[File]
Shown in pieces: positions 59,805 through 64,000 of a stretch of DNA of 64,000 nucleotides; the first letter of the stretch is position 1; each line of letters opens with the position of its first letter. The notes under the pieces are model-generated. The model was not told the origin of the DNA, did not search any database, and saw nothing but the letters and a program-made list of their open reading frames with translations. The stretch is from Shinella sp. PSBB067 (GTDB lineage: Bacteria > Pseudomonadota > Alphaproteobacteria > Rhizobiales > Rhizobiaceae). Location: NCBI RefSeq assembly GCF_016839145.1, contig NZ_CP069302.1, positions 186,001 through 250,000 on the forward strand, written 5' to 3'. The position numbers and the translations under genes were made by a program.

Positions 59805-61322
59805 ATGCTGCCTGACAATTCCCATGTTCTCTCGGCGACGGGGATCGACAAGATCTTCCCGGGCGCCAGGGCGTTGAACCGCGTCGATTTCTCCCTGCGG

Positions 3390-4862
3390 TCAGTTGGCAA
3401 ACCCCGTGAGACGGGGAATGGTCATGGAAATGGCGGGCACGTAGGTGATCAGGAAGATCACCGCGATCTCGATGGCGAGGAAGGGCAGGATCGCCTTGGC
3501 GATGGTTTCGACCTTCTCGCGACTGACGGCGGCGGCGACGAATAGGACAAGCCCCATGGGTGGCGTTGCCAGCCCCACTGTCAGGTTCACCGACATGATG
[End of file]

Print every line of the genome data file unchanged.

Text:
Shown in pieces: positions 59,805 through 64,000 of a stretch of DNA of 64,000 nucleotides; the first letter of the stretch is position 1; each line of letters opens with the position of its first letter. The notes under the pieces are model-generated. The model was not told the origin of the DNA, did not search any database, and saw nothing but the letters and a program-made list of their open reading frames with translations. The stretch is from Shinella sp. PSBB067 (GTDB lineage: Bacteria > Pseudomonadota > Alphaproteobacteria > Rhizobiales > Rhizobiaceae). Location: NCBI RefSeq assembly GCF_016839145.1, contig NZ_CP069302.1, positions 186,001 through 250,000 on the forward strand, written 5' to 3'. The position numbers and the translations under genes were made by a program.

Positions 59805-61322
59805 ATGCTGCCTGACAATTCCCATGTTCTCTCGGCGACGGGGATCGACAAGATCTTCCCGGGCGCCAGGGCGTTGAACCGCGTCGATTTCTCCCTGCGG

Positions 3390-4862
3390 TCAGTTGGCAA
3401 ACCCCGTGAGACGGGGAATGGTCATGGAAATGGCGGGCACGTAGGTGATCAGGAAGATCACCGCGATCTCGATGGCGAGGAAGGGCAGGATCGCCTTGGC
3501 GATGGTTTCGACCTTCTCGCGACTGACGGCGGCGGCGACGAATAGGACAAGCCCCATGGGTGGCGTTGCCAGCCCCACTGTCAGGTTCACCGACATGATG